BRUNSWICK, Maine — A jury on Wednesday awarded The Brunswick Inn owner Eileen Horner $10,000 after determining that the Inn at Brunswick Station’s name infringed on The Brunswick Inn’s trademark.
But whether or not The Inn at Brunswick Station must change its name will be determined by U.S. District Court Justice Nancy Torresen in January.
In 2012, Horner, owner of The Brunswick Inn, sued The Inn at Brunswick Station, claiming that since it opened in June 2011, guests have confused The Inn at Brunswick Station with the Brunswick Inn, costing her reservations and money.
Following a trial that began on Monday, a jury on Wednesday said The Brunswick Inn had “acquired distinctiveness” before the Inn at Brunswick Station began using that name. However, the jury determined that J. HIlary Rockett, owner of the Inn at Brunswick Station, did not willfully infringe on the Brunswick Inn’s trademark.
Horner sued for damages totalling $143,613, but the jury awarded $10,000, according to court documents.
An inn has operated at the Park Street location of the Brunswick Inn since 1984, and since 2007 the name has contained the words The Brunswick Inn, according to a trial brief filed by Horner’s attorney, James Goggin of Verrill Dana in Portland. Horner purchased the 14-room inn in 2009.
In June 2011, JHR Development, owned by J. Hilary Rockett of Marblehead, Mass., and the developer of the adjacent Brunswick Station shops and train station, opened the 52-room Inn at Brunswick Station at the corner of Noble and Maine streets.
Throughout years of planning for Maine Street Station, Rockett had referred to the development as Maine Street Station, and to the inn as The Inn at Maine Street Station, but those names changed when the inn and the train station opened.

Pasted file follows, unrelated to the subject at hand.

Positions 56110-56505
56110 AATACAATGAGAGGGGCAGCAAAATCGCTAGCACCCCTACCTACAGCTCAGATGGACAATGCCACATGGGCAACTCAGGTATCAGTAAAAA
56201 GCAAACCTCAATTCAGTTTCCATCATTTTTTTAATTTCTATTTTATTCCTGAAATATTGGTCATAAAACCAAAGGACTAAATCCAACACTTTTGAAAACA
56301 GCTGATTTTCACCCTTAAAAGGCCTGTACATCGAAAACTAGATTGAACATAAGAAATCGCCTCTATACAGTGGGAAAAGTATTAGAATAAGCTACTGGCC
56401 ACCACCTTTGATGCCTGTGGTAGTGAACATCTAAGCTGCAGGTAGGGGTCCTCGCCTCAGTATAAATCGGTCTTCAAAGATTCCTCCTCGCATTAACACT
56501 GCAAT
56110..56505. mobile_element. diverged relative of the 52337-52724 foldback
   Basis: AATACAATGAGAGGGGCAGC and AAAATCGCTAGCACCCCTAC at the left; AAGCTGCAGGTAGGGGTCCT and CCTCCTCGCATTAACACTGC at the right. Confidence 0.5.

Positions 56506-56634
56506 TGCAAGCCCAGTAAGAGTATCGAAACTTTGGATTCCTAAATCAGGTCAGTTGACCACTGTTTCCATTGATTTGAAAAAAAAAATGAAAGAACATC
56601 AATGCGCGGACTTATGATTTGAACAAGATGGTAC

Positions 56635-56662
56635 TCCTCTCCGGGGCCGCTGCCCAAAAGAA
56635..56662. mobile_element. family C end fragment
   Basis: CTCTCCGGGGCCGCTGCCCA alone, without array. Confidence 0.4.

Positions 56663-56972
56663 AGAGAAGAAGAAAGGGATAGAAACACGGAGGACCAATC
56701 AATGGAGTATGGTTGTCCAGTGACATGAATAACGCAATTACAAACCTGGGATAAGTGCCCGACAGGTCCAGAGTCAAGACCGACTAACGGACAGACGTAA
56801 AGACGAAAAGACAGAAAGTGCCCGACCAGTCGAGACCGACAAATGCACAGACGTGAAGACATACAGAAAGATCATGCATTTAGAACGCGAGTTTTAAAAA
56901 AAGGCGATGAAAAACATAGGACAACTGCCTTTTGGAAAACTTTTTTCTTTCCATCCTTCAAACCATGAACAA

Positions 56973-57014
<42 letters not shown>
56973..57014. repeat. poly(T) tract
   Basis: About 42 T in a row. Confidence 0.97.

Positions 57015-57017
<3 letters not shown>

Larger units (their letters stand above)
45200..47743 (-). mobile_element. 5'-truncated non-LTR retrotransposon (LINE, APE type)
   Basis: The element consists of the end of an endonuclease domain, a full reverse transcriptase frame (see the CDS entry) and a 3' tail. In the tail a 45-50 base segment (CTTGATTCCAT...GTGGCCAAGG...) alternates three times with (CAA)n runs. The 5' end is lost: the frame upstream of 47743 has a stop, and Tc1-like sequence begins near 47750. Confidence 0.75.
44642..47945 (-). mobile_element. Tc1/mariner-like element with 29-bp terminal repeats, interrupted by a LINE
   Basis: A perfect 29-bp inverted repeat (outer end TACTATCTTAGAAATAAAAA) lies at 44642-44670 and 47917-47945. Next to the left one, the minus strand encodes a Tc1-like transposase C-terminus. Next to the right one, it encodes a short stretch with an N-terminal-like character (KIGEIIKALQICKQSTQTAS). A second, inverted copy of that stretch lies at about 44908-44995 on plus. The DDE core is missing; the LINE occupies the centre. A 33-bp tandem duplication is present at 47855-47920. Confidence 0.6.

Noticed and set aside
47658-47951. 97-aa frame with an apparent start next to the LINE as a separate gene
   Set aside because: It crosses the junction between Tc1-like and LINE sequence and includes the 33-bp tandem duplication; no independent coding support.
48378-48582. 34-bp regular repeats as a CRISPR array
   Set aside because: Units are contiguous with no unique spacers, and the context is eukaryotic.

Among exhibits presented by Horner’s attorney was a Brunswick Fire Department incident report from July 27, 2011, detailing a response to a cooking fire at the Inn at Brunswick Station. Due to an error, the fire department first mistakenly responded to the Brunswick Inn.
According to court documents, both attorneys must file briefs by Dec. 31 before a judge decides whether the Inn at Brunswick Station must change its name.
Goggin wrote in an email Thursday to the Bangor Daily News that based on the factual finding made by the jury, “The appropriate relief here is for an injunction” that would require the Inn at Brunswick Station to change its name.
Of the damages awarded, Goggin said, “The Brunswick Inn is excited to have this verdict and is relieved that the confusion between the two establishments will soon end.”
But Frank Gaeta of the Boston law firm Rich May, representing Rockett, told the BDN on Thursday that he would file a brief asking the court not to force JHR Development to change the inn’s name.
“We’re pleased that a jury agreed that the Inn at Brunswick Station had no intention to infringe on the Brunswick Inn’s name,” Gaeta said. “The jury expressly found that the infringement was not willful. And we’re pleased that the jury concluded that such a small amount should be awarded in compensation … but we’re disappointed that the jury found that the name of the Inn at Brunswick Station infringes on the Brunswick Inn. We are evaluating our options with respect to that finding.”